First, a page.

CLEMENT PROCEEDED to do just that by not only telling the crowd about the projects and changes within his department, but also plugging Gov. Mark Warner's (D) proposed restructuring of the state tax code and the changes that have occurred in state government under this administration. He also warned, "Even if the governor's tax package passes, there's still going to be cuts."
He noted that Warner's administration has closed a $6 billion shortfall. "That amounts to $650 for every Virginia citizen. But our current budget cannot meet the future needs of the state. The present tax structure is unfair to middle and lower income citizens," he said.
"Gov. Warner has proved himself to be a fiscal conservative in the best meaning of that term," Clement said. "He has brought his sound business practices to State government.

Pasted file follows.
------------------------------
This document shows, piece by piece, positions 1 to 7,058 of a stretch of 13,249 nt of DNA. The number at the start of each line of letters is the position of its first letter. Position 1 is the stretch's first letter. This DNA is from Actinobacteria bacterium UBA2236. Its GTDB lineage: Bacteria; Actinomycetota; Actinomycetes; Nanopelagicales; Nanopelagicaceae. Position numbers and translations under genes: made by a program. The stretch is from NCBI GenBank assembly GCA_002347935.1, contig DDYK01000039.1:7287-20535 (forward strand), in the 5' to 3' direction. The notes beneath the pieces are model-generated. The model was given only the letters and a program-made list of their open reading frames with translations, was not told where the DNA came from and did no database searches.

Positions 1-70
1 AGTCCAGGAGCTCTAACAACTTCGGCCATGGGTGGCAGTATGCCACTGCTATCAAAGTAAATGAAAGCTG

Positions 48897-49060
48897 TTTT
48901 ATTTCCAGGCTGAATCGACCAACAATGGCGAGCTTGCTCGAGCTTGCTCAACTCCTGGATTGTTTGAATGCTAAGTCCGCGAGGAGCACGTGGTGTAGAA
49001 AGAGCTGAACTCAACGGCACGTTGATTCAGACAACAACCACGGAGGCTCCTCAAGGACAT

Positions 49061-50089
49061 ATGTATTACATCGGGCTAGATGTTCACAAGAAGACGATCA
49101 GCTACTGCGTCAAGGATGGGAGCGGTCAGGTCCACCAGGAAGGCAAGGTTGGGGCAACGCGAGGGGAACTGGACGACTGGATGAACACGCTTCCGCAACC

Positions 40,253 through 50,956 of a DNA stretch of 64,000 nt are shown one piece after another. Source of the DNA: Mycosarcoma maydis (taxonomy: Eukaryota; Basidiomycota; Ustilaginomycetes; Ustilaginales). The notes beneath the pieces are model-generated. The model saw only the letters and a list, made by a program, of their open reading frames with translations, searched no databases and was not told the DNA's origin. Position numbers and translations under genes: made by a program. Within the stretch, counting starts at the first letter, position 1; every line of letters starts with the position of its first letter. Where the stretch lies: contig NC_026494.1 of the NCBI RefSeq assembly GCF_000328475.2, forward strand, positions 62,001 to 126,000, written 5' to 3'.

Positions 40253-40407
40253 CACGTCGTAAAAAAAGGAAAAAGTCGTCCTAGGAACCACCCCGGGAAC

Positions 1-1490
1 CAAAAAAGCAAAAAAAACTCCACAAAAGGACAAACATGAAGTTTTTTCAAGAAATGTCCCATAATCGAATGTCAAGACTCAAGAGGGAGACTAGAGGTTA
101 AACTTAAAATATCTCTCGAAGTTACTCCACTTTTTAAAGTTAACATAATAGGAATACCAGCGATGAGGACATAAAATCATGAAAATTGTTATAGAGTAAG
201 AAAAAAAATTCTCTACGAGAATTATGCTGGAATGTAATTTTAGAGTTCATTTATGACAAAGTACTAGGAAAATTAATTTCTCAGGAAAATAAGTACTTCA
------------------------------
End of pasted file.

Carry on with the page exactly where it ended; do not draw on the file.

"We have eliminated 50 boards and commissions and have reduced the state payroll by 5,000 jobs — most of those by attrition. We have reformed government both in technology and in procurement," Clement said.
"The governor gave me marching orders to bring sound business practices to VDOT and we have done that. We have tried to take the politics out of VDOT and replace it with professionalism. We have changed the six-year program so that it is not a 60-year program," he said.
AMONG THE CHANGES Clement cited were streamlined VDOT management; decentralized operations to bring them closer to the districts; improved openness with the public; and adoption of a realistic budget and time frame for projects.
In the latter category, Clement cited both the Springfield Interchange and the Woodrow Wilson Bridge projects. "Both of these are on time and on budget," he said.